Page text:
Starting a conservation lab from scratch has many challenges, from figuring out cabinets, sourcing equipment, to determining security protocols. One of the on-going "mini" challenges has been the shopping. The other labs I have worked in were working labs when I got there, a couple of them had been in operation for nearly 30 years. There were drawers full of paper, brushes, tools, leather hides, and rolls and rolls of book cloth. Digging into all the supplies could be a lot of fun, and had its mysterious/archeological aspect (what were they going to do with all this silicone release paper??? were gusseted endsheets going to save the world??). But my new lab is so new that there are no supplies. Our book repair unit has some things, but a lot of it will stay where it is.
So, starting from scratch means having to think of everything that has ever been useful, trying to remember what it's called, who might sell it and figuring out how much I need. Everyone is probably used to doing this to some degree for their daily life, but it is just a little different in a conservation lab. Some things are obvious, such as a board shear or book press, and even though they are scarce and specialized pieces of equipment, there is a guy who specializes in maintenance and sales. Then there are the less obvious things like the rubber mesh that is really nifty to layer onto a drying rack shelf so that the paper you are drying has more even support than the plain shelf grid- I remember that it is green mesh, probably rubber, but there was already a roll of it at my previous lab, so I am not exactly sure what the product is called or where it was ordered from- fortunately I'm pretty good at figuring these things out, and working in book repair while I wait for the lab helps to jog my memory.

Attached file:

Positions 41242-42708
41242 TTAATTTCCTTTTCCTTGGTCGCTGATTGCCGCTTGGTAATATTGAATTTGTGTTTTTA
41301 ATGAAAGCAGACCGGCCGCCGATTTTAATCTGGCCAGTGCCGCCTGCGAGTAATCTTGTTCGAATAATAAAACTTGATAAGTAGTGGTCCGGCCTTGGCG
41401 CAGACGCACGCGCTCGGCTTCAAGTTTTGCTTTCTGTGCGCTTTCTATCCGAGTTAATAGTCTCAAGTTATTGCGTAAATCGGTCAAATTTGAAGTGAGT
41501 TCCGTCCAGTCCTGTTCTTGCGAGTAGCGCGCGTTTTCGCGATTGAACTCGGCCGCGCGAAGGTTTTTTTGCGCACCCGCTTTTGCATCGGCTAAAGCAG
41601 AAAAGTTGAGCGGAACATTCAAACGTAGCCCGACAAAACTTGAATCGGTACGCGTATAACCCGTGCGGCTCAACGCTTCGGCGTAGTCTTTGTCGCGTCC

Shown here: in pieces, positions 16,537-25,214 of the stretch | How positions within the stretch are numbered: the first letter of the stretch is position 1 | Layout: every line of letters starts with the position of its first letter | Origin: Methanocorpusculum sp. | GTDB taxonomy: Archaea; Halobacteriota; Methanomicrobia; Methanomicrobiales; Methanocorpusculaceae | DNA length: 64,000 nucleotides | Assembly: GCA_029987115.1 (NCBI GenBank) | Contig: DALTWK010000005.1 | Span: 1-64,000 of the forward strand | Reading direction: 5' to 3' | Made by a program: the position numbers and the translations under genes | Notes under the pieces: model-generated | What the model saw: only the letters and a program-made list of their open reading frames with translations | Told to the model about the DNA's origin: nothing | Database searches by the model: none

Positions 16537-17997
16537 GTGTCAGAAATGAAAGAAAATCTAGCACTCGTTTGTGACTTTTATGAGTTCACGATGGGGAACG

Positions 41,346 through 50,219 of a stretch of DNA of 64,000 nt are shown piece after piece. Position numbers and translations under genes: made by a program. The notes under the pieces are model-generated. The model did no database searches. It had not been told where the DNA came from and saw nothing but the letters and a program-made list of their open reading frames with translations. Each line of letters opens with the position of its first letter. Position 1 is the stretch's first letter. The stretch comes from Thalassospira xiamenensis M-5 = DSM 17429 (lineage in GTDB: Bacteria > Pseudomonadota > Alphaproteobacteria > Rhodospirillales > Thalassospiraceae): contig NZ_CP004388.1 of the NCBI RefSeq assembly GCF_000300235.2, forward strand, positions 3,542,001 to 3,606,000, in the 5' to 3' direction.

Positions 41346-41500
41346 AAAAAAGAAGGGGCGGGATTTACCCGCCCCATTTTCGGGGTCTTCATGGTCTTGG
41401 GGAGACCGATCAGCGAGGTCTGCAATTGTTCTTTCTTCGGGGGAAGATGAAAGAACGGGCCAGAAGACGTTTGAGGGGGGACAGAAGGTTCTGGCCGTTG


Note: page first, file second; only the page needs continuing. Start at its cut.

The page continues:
But still, I have a lot of lists and leads to work through!
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